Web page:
Synopsis: When a savage creature known only as the Adversary conquered the fabled lands of legends and fairy tales, all of the infamous inhabitants of folklore were forced into exile. Disguised among the normal citizens of modern-day New York, these magical characters created their own secret society-within an exclusive luxury apartment building on Manhattan’s Upper West Side-called Fabletown. But when Snow White’s party-girl sister, Rose Red, is apparently murdered, it is up to Bigby, Fabletown’s sheriff, and a reformed and pardoned Big Bad Wolf, to determine if the culprit is Bluebeard, Rose’s ex-lover and notorious wife killer, or Jack, her current live-in boyfriend and former beanstalk-climber.
Aside from the occasional manga I read back in middle school and the handful of Batman comics I’ve read since I’ve been dating Jon, I haven’t read too many graphic novels. But, that doesn’t mean they’ve never been on my radar throughout the years– granted, my wish list has grown significantly longer over the past couple of months as more and more bloggers seem to be featuring graphic novels. The series that has been on my wish list the longest though is Fables by Bill Willingham. I stumbled upon it about ten years ago, and it took me that long before I finally purchased myself the first two books. I was a little reluctant to start reading Fables. First, it’s such a popular series, and how disappointed would I be if I didn’t like it? Second, I had been building it up for nearly ten years, so even if I just thought it was mediocre, Fables would still have a long way to fall. I am happy to report though that what I’ve read of Fables has met my expectations. Whatta relief!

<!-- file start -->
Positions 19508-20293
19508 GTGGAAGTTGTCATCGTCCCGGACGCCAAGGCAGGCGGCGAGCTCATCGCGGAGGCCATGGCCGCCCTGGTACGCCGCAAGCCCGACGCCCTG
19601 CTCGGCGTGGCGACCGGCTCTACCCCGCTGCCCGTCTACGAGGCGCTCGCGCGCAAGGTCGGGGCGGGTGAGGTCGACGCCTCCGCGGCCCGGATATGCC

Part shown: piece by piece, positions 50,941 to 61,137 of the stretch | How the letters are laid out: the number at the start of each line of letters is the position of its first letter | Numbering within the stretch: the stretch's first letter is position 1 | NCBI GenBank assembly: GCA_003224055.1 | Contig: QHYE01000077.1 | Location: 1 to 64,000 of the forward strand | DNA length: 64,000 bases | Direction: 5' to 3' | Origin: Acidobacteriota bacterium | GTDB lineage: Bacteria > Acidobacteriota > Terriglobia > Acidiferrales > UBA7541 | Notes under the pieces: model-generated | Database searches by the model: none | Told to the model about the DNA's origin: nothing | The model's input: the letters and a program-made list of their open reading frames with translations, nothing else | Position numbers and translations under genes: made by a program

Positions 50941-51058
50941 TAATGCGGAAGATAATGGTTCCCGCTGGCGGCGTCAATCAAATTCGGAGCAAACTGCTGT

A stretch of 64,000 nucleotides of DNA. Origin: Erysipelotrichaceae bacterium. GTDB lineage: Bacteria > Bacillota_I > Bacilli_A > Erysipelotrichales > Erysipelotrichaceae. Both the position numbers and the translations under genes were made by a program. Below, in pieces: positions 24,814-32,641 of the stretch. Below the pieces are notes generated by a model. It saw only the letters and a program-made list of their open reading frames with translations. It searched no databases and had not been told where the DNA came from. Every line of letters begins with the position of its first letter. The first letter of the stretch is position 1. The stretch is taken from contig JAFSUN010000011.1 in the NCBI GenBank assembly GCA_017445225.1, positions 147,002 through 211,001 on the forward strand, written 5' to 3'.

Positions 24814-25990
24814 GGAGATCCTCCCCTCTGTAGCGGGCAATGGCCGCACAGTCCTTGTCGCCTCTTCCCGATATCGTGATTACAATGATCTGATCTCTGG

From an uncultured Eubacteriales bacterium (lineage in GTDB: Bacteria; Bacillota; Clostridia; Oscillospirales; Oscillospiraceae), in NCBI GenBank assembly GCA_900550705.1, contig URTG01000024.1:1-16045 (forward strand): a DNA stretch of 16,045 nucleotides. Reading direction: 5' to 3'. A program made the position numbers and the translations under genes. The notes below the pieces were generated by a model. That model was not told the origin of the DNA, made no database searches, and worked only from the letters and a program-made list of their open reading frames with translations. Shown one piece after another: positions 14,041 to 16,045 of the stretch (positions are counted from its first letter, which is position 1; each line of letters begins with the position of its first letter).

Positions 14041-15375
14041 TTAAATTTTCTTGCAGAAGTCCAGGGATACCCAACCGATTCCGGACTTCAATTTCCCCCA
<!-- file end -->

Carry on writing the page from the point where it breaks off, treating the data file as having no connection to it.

Fables takes all of our favorite fairy tales and turns them in to reality. Kind of like the Sisters Grimm or the TV show, Once Upon a Time, but seedy because it takes place in New York City, and it’s meant for mature readers. Beware, there is violence, foul language, and sexual situations amongst the pages. Vol. 1, Legends in Exile, is a twisting, turning whodunnit story complete with a parlor room scene that took me by surprise, and Vol. 2, Animal Farm, is a suspenseful tale of revolution. The cover artwork is stunning, but the artwork frame-to-frame is just good (and that’s absolutely just a personal aesthetic taste). And sure, the banter between characters is a little silly at times, but that doesn’t detract from how fun and magical the story is. Perhaps most satisfying of all is (so far) women take charge in this series. Snow White is a Director of Operations of Fabletown. Goldilocks is a radical revolutionary leader. Cinderella goes toe-to-toe with Bluebeard in a fencing match. Girl power!
As a graphic novel newbie, there was a lot to take in while reading Fables. The artwork is rich with detail, the world is wonderfully complex, and a diverse cast of characters have their own unique story arcs. It was a rewarding read, and I look forward to picking up Vol. 3, Storybook Love.